Poll: Support wanes for Bush's Social Security plan
WASHINGTON (CNN) -- Support for President Bush's proposal to revamp Social Security -- allowing younger workers to invest part of their Social Security taxes in private retirement accounts -- is sliding, according to a poll out Tuesday.
In the CNN/USA Today/Gallup survey of 909 adult Americans taken Friday through Sunday, 40 percent approved of President Bush's approach to Social Security and 53 percent disapproved. The question had a margin of error of plus-or-minus 3 percentage points.
When the polling question did not mention cutting benefits, Bush's proposal drew 45 percent support and 47 percent opposition. It was posed to 466 people, carrying a 4.5 percentage point margin of error.
But when 443 of the 909 polled were asked whether they supported private retirement accounts in exchange for a reduction of guaranteed retirement benefits, support fell to 33 percent, while opposition rose to 59 percent. The question had a margin of error of 4.5 percentage points.
Tuesday's poll is the latest to show falling public support for Bush's Social Security proposal.
In a poll taken February 7-10, 36 percent of those surveyed supported individual accounts even if that meant benefit cuts, while 60 percent opposed them.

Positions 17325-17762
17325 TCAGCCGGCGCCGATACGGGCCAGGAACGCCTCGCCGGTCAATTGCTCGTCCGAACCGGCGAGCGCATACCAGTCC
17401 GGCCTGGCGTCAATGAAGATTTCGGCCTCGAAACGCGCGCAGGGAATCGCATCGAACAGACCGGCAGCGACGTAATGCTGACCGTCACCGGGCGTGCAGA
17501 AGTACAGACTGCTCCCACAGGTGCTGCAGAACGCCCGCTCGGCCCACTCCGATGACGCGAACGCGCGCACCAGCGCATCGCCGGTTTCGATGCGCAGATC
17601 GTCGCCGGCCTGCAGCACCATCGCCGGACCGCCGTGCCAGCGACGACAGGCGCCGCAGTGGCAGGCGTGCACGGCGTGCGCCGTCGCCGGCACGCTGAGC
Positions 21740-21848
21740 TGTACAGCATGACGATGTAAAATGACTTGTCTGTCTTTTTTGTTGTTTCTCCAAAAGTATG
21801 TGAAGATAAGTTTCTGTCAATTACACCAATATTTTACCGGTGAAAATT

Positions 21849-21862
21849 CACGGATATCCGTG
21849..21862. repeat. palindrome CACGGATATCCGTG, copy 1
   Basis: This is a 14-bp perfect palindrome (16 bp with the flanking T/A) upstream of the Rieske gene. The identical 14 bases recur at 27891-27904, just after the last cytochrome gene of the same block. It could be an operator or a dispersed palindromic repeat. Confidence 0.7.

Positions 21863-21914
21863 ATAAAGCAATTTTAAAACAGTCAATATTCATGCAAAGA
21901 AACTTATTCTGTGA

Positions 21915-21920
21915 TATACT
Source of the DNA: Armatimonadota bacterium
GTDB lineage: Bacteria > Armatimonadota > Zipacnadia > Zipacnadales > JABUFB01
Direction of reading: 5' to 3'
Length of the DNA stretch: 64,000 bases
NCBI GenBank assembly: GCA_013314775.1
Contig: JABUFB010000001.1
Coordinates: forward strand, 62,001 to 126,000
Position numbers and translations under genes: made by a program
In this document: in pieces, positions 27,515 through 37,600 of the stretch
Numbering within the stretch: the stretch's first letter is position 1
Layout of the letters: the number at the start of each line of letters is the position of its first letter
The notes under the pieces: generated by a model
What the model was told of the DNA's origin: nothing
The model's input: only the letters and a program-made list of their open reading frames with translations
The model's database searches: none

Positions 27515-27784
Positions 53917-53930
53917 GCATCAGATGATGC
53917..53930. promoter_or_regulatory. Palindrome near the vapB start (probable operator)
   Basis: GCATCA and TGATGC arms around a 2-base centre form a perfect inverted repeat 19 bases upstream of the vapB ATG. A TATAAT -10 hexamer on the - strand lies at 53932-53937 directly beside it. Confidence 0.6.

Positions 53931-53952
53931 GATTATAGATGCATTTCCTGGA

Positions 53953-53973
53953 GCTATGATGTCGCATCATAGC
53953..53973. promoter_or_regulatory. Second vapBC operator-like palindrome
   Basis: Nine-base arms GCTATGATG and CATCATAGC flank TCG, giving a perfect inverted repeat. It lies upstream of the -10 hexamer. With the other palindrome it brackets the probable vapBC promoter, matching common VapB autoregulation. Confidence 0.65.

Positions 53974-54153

In polls conducted February 4-6 and January 7-9, 40 percent supported the plan under those circumstances, while 55 percent opposed it.
Democrats remain nearly unanimous in opposing Bush's plans for Social Security. They say it does not need major revisions in order to continue paying future benefits, and that allowing individual accounts would undermine the 70-year-old cornerstone of the New Deal.
Allies of the president have launched TV ads supporting his ideas and Bush himself is traveling the country drumming up support.
"Let's come to the table. All ideas are on the table. And let's get this problem solved once and for all," he told supporters at a town hall-style rally Tuesday in New Mexico.
Social Security Administration and Congressional Budget Office reports show that Social Security will begin to take in less money than it pays out in 12 to 15 years and will completely drain its trust fund in another four to five decades. At that point -- with no changes -- the system still would be able to pay between 70 percent and 80 percent of its obligations, using taxes being paid in by workers.
Bush has not put forward a detailed plan for his proposed overhaul. But Democrats and some independent observers say diverting a portion of Social Security funds would require the government to borrow nearly $5 trillion over the first 20 years to allow the system to pay current retirees -- and that guaranteed benefits might have to be cut as much as 40 percent under the plan.
Republicans say those figures are misleading and argue that investment gains on private accounts would offset cuts in guaranteed benefits. But the White House concedes that personal accounts alone would not be enough to guarantee the system's solvency.
"It's going to require other matters to fix the system," Bush said. "But it's a way to make the system better for the individual worker."
Most of those questioned told pollsters they understood the debate "somewhat well."
Fifty percent said they understood the debate over Social Security "somewhat well," and 31 percent said they understood it "very well." Only 18 percent said they did not have a good grasp of the matter.
That question had a margin of error of 3 percentage points.